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Kay Parker, a notable personality during the heyday of adult film, passed away at the age of 78 last week.
When the era of video took hold, she retired and became a metaphysical counselor. In the 1980s, she regularly appeared in films with a much younger generation of stars, such as Traci Lords and Angel. She starred in the series film that is still one of the most watched, which is considered taboo. And then in 1980, she featured in well-regarded films such as Call Chorus, Dancers The, Firestorm, Sucks Dracula, World Sex, and One Hot The – all under the name ‘V’. Kay was a west coast actor who entered the business through a friendship with performer John Leslie and an appreciative director, Anthony Spinelli.
When I spoke to Kay, she said she wanted to give me a spiritual reading. I must admit, I feel a little guilty of having a skeptical mindset when it comes to this new age philosophy. Now, it’s only fair to say that I’m listening to the interview about you for Rialto Report.
It was surprisingly comfortable but also disconcerting. Kay offered wise and sensitive advice before listening with empathy. I rarely open up about my fears, dreams, and emotions to anyone, but Kay got me talking about these things. This is what happened: I am a middle-aged repressed Englishman, forever stuck in my ways. She claimed to have won me over with her beliefs. Now, I’m not going to claim that our inter-planetary travels have changed me, but we talked about our journeys for over an hour. I figured it would be fun to spend another hour in her company, so I accepted.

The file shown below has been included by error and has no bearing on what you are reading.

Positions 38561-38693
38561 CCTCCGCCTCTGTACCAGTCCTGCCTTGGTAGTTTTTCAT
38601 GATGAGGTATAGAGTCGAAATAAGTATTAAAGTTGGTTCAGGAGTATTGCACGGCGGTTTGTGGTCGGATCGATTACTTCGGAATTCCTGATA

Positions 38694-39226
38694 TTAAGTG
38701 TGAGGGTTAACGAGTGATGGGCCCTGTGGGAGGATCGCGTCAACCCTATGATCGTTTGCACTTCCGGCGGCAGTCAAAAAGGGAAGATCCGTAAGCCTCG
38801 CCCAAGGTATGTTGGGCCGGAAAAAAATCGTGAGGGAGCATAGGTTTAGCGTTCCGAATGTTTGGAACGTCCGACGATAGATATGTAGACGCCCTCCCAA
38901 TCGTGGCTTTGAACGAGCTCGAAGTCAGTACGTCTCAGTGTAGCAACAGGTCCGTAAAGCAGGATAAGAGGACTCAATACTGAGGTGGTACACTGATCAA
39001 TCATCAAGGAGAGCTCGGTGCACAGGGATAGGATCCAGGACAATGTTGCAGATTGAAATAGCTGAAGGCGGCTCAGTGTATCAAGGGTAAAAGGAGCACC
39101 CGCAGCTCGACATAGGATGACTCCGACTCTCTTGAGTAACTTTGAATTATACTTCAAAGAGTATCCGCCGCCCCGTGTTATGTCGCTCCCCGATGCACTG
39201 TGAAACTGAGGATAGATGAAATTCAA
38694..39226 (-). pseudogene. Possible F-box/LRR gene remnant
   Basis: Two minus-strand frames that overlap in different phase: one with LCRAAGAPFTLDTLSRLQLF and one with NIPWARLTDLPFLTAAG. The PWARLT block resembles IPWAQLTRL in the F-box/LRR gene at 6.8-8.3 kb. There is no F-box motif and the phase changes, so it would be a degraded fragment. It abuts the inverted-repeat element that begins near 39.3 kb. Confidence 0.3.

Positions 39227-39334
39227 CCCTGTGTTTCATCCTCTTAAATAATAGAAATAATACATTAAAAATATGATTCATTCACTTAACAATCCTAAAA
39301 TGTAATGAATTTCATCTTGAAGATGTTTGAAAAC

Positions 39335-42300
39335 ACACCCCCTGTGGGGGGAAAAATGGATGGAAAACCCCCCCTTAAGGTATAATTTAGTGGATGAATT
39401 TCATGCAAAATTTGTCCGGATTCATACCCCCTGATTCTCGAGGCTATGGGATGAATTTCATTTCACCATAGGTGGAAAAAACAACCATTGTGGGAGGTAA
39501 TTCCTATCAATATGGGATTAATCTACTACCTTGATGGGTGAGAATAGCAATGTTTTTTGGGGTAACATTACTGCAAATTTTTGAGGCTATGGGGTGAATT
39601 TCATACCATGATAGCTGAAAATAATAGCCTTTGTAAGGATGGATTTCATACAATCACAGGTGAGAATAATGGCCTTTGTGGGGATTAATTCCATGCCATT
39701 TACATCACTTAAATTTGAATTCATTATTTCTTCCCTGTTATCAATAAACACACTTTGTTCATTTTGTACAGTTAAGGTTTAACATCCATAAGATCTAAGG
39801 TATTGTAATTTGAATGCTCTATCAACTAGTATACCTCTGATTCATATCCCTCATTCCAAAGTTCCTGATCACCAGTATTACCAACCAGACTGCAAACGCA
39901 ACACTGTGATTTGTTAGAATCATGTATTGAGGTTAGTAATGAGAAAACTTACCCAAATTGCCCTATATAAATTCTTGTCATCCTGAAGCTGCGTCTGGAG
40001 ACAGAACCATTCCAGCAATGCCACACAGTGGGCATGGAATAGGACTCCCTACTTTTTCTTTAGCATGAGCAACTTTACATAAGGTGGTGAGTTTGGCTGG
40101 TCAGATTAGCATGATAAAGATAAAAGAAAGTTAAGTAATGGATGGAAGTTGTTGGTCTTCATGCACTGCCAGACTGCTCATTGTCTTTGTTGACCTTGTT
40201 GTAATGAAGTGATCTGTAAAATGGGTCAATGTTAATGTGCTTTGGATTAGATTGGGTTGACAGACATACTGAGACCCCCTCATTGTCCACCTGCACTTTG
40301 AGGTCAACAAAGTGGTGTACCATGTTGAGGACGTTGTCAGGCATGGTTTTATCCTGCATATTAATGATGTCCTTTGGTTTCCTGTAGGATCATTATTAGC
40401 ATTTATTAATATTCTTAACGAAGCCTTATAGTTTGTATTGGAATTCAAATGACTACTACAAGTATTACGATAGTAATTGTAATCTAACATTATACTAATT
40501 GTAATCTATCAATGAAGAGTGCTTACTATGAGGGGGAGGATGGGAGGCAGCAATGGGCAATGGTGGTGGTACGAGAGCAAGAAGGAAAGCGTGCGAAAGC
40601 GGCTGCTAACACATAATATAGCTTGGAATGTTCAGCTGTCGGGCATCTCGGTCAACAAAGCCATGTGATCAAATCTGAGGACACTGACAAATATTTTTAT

Did her actions ultimately result in her experiencing something extraordinary? After my conversation with Kay following our session, she hinted that she may have been an unlikely star in an adult film: intelligent and wise, sophisticated and composed, reserved and courteous.
The actions I have taken have resulted in a celestial error that must have been an endearing English individual, courteous and reserved, tranquil and sophisticated, wise and astute. In an unexpected role as an adult film interviewer, she responded that I may have been.
Kay was always a considerate and gentle person, making everyone she spoke to feel special and valued. She appeared bemused by her success as a performer, but she had a great fondness for everyone. She was funny, sweet, and always made people feel comfortable.
When I recently spoke to her, I heard that she was always happy and optimistic, even when she was experiencing health problems. It was energizing to find out what she had been up to and talk to her.
I look forward to seeing her in the cosmos, thousands of years ahead, with warmth passing through Kay’s lost world.